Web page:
Please Note: After 25 years of grantmaking, we have closed our doors. Learn more here.

There is a powerful connection between people and the critical landscapes that nourish the Northwest’s ecosystems and communities. Our investments in this program served the larger goal of engaging citizens and communicating their conservation interests to decision-makers.

Priorities for funding were grounded in the science of conservation biology, as well as the social and political sciences. These grants addressed the pressing challenge of maintaining the ecological viability of our regional landscapes.

Tracks of adult grizzly and cub, Greenhorn Range, Montana, the northern and western-most confirmed grizzly family in Greater Yellowstone. by Nathan Korb

Focus areas Our three priority landscapes

Central Oregon

Central Oregon

Resting at the crossroads between the Rockies and the Cascades, connecting forested and shrub-steppe ecosystems, this fast-growing region is home to a diverse and active population with increasing influence on statewide policies.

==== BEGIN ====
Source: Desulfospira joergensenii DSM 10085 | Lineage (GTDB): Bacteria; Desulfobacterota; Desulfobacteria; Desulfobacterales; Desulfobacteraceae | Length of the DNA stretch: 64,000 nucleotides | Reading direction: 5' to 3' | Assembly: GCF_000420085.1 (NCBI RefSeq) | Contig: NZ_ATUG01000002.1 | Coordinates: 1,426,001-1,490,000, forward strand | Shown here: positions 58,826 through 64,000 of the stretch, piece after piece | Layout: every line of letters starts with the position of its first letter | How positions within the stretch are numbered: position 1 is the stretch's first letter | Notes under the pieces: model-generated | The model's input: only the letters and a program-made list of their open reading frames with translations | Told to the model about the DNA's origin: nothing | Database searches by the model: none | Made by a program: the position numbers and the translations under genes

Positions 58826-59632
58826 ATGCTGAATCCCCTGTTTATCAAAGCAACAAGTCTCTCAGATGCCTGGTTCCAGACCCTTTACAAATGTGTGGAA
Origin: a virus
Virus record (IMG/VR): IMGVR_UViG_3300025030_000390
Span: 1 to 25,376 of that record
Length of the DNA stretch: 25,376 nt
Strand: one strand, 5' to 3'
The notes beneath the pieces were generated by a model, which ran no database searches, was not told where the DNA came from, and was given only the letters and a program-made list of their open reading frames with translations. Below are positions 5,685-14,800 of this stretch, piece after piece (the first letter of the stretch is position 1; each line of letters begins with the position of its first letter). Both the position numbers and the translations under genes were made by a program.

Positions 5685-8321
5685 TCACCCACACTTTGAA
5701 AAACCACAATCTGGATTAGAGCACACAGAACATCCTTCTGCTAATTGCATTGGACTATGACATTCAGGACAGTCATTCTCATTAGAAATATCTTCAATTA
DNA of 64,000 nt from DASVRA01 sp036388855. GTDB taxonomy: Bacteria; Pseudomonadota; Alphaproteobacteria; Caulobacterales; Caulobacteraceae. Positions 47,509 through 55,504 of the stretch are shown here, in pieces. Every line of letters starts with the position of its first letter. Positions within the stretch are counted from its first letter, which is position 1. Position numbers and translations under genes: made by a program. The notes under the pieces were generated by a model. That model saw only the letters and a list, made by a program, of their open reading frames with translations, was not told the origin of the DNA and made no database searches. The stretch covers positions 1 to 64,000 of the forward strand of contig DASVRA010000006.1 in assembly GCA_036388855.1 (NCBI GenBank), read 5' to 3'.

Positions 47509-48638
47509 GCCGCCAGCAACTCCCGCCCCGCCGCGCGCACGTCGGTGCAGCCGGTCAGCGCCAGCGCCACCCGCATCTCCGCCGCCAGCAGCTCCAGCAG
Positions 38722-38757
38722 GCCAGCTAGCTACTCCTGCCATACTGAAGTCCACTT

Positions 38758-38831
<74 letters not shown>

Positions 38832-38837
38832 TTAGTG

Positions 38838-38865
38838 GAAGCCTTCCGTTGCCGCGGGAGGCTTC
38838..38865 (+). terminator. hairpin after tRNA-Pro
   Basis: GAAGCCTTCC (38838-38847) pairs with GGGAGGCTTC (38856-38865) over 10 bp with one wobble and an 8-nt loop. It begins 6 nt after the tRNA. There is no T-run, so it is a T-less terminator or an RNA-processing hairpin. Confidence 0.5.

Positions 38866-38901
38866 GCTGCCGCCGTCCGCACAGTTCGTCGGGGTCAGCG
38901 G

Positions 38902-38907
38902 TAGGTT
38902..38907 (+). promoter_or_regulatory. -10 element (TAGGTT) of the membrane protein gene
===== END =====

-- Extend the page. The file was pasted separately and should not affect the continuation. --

Crown of the Continent

Crown of the Continent

A key north-south wildlife corridor stretching from the Canadian Central Rockies to the Greater Yellowstone Ecosystem, this landscape ranges from rolling prairies to steep mountain walls to wide glaciated valleys.

The High Divide

The High Divide

A rare east-west linkage zone between the Yellowstone and Salmon-Selway ecoregions, spanning low elevation wetlands and high alpine terrain, this region is tremendously important to the continued viability of many species and faces increasing pressures from irresponsible development.

Measures of success

By the time we closed our doors in 2020, we aimed to see:

  • Conservation groups with improved credibility among community and policy leaders.
  • An increased diversity of voices within the conservation advocacy community.
  • Effective engagement of community stakeholders.
  • Protection of key landscapes guided by a lens of conservation biology.
  • Concrete steps toward development, adoption, implementation, enforcement, and defense of conservation policies at the local, state, or federal level.

Photo via Lemhi Regional Land Trust

Meet some of the organizations we funded through our place-based conservation program

Meet more of our grantees »